Currently, on a regulatory level, screening for diseases linked to asbestos includes a chest X-ray and a pulmonary function test for employees, whereas the assessment put in place by the HRI for recently retired craftsmen includes a Spiral CT exclusively.

Screening among craftsmen therefore seems much more in tune with the current recommendations of the SPLF for the detection of mesothelioma, than that among employees;

Some occupational physicians who ensure the monitoring of employees are getting concerned of this gap between scientific knowledge on the one hand and texts in motion on the other hand.
While physicians are taken to court for their so-called passivity in cases related to asbestos, shouldn’t a Spiral CT be part of the screening regulatory examinations for mesothelioma ?
Couldn’t occupational physicians be blamed for not prescribing this examination whereas it is known as the best adapted screening examination ?
A doctor involved is likely to be condemned for not having fulfilled his obligation of means using the best techniques.

But it is far from simple, for the Spiral CT is not covered by the employer because it is not part of the planned regulatory examinations. Were the Spiral CT to become part of it, we can easily imagine the cost of such a decision compared to mere lung X-rays, given the number of employees who would regularly benefit from it. But should human lives be sacrified to economic principles ?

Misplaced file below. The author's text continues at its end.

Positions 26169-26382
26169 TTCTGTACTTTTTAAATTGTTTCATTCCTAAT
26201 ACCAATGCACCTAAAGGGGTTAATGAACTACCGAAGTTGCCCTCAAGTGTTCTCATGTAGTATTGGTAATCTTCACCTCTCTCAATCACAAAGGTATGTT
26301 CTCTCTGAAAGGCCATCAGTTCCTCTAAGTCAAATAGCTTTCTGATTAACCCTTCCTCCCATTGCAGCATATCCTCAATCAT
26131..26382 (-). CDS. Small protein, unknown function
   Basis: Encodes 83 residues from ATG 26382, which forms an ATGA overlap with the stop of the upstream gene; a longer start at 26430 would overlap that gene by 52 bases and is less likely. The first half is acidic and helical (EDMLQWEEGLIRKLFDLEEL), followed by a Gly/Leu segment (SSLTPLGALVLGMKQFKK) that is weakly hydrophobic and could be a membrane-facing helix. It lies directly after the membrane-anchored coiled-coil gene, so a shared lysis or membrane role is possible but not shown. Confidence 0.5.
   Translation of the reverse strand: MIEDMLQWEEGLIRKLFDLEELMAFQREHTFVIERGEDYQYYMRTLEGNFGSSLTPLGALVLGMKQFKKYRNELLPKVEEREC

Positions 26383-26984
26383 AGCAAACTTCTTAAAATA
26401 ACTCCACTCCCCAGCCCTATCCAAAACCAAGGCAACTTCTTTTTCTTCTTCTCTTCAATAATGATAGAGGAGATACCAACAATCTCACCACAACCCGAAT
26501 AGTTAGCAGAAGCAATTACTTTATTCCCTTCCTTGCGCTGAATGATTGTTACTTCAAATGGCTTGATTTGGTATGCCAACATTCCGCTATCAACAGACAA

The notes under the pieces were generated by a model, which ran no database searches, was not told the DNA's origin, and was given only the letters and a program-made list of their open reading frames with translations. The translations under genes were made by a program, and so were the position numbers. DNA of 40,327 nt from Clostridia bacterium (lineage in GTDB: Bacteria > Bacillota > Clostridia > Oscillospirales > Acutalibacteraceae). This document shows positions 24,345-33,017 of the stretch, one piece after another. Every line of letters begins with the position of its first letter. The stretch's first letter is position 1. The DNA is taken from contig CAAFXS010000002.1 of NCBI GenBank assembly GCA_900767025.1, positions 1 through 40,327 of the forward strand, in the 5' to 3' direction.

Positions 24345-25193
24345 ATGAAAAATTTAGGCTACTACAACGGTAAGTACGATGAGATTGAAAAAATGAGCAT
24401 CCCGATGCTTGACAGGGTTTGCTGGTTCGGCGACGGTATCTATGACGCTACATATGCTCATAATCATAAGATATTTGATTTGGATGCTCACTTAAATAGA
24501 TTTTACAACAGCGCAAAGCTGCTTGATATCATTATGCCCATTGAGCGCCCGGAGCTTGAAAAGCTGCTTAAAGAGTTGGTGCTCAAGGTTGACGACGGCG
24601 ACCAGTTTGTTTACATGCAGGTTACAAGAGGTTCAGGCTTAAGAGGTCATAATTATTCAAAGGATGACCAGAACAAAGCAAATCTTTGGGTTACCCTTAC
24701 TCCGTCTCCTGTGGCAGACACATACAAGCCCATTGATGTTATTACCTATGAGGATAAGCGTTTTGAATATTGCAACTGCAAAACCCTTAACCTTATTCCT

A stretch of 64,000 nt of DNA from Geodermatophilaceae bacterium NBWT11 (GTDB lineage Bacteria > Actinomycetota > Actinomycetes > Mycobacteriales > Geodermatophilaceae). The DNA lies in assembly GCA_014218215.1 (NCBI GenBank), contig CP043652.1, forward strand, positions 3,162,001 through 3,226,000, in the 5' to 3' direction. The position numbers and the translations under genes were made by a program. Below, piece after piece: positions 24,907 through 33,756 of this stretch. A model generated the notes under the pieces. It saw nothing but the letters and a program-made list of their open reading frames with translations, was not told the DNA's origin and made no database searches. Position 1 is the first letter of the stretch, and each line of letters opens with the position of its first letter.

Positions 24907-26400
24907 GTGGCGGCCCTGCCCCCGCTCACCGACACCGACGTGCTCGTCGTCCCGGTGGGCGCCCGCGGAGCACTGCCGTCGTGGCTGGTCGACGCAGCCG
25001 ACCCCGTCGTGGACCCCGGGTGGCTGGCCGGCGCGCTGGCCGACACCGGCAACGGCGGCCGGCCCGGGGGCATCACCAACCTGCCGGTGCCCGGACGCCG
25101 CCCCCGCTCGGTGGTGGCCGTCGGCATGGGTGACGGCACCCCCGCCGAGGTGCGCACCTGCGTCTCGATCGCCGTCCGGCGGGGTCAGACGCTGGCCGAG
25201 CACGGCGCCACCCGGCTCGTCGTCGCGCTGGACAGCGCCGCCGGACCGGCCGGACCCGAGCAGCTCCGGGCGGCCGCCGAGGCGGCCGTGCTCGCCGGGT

It is a matter of public health which should be solved as soon as possible by the publication of the decree indicating the technical instructions that the occupational physician has to follow during the “surveillance médicale renforcée”(heightened medical supervision) for asbestos.

Tableaux des maladies professionnelles associés :

  Tableau n°30 RG : Affections professionnelles consécutives à l'inhalation de poussières d'amiante (13,4 KiB, 48 714 hits)

  Tableau n°30 Bis RG : Cancer broncho-pulmonaire provoqué par l'inhalation de poussières d'amiante (8,4 KiB, 22 290 hits)

  Tableau n°47 RA : Affections consécutives à l'inhalation de poussières d'amiante (36,7 KiB, 8 872 hits)

  Tableau n°47 Bis RA : Cancer broncho-pulmonaire provoqué par l'inhalation de poussières d'amiante (34,2 KiB, 7 049 hits)